closeup of brozne statuette of young man holding club

Shining a long overdue light on the Florentine Bertoldo di Giovanni (ca. 1440–1491), this exhibition is the first monographic display of his oeuvre, uniting nearly every sculpture attributed to this ingenious artist. Bertoldo was a pivotal figure in the Italian Renaissance. After developing his skills under the aegis of Donatello, he gained the lifelong patronage of the republic’s de facto ruler, Lorenzo de’ Medici, and eventually became the instructor for the next generation of leading artists, including Michelangelo.

Occupying a unique position at the heart of the aesthetic and political landscape in Florence, Bertoldo played a key role in the development of Italian sculpture between the Early and High Renaissance. The assembled body of work demonstrates Bertoldo’s innovation and creativity across media. Bertoldo was a pioneer of the bronze statuette, relief, and portrait medal — nascent types influenced by the rediscovery of ancient examples. From handheld medal to monumental frieze, Bertoldo’s artworks are characterized by all’antica inspiration, modernized with an intriguing degree of lyrical stylization. Rewarding close looking, the sculptures reveal unexpected details as they are observed from different viewpoints. Bertoldo fused together diverse and, at times, divergent iconographies, creating a visual language all his own.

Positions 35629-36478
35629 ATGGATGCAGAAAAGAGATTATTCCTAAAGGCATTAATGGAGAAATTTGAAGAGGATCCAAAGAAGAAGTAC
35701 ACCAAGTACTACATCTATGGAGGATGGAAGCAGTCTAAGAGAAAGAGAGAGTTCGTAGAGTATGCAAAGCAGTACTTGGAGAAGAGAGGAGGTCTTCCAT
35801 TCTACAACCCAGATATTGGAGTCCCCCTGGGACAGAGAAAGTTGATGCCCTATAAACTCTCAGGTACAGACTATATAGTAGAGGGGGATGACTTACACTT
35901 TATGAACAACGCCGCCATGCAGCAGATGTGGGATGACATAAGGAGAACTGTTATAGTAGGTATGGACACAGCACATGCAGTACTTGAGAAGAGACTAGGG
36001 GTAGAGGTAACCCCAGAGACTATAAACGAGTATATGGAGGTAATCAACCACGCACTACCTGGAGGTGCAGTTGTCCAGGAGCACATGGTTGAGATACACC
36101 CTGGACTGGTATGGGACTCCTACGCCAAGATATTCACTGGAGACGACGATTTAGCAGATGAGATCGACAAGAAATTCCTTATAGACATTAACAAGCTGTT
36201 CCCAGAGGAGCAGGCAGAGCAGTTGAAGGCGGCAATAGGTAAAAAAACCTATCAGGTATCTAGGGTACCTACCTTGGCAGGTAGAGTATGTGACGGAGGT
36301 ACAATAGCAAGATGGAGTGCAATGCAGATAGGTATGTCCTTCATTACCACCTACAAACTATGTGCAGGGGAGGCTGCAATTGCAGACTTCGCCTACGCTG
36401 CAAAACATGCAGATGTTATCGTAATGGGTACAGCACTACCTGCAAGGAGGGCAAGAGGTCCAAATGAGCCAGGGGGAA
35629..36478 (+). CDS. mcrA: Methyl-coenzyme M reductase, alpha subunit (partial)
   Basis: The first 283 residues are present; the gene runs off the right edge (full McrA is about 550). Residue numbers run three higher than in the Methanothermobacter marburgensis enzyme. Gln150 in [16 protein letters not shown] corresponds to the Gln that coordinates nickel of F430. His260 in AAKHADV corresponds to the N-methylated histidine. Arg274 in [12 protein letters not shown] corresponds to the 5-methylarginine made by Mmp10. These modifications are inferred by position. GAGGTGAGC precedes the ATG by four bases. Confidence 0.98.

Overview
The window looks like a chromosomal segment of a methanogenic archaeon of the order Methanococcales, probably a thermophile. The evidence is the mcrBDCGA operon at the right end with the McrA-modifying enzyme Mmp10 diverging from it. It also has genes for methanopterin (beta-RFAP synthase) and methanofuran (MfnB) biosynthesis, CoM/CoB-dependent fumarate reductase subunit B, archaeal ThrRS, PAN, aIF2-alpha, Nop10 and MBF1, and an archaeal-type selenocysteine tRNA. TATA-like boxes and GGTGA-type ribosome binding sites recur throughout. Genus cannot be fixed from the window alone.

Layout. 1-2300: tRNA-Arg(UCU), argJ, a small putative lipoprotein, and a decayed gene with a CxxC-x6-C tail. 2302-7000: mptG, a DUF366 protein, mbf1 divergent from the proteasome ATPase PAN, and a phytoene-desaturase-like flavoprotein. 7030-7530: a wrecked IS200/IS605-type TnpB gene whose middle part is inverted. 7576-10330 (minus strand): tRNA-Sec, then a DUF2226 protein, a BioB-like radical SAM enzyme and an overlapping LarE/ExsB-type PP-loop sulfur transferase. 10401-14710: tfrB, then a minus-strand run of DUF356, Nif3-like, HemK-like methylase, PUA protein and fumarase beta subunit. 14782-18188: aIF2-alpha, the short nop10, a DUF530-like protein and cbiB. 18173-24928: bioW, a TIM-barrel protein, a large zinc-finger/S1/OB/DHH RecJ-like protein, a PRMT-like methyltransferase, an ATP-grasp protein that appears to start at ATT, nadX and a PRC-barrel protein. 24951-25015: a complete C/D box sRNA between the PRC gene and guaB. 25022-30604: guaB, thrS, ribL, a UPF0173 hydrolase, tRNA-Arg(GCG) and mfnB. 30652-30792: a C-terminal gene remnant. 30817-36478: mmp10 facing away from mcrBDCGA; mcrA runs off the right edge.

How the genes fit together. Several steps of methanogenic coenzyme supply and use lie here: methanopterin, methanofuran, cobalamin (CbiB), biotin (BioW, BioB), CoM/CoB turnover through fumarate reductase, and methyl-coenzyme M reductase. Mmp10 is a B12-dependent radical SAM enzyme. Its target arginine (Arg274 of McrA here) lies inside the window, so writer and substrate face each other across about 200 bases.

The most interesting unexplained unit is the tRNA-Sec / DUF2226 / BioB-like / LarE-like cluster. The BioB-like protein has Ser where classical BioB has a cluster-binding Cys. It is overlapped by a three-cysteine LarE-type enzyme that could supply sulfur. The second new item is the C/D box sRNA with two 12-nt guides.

The statuettes, reliefs, medals, polychrome statue, and glazed terracotta frieze in this exhibition are arranged to invite comparisons across scale and medium and between different points in Bertoldo’s artistic development. It is clear, through inscriptions and archival evidence, that Bertoldo — not known to have had a workshop of his own — enlisted other sculptors to assist with the transformation of his models into artworks. By bringing these sculptures together, the exhibition elucidates Bertoldo’s creative process as well as his dynamic role as a designer, modeler, and collaborator.

Bertoldo di Giovanni, Shield Bearer (detail), ca. 1470–80. Gilded bronze. The Frick Collection

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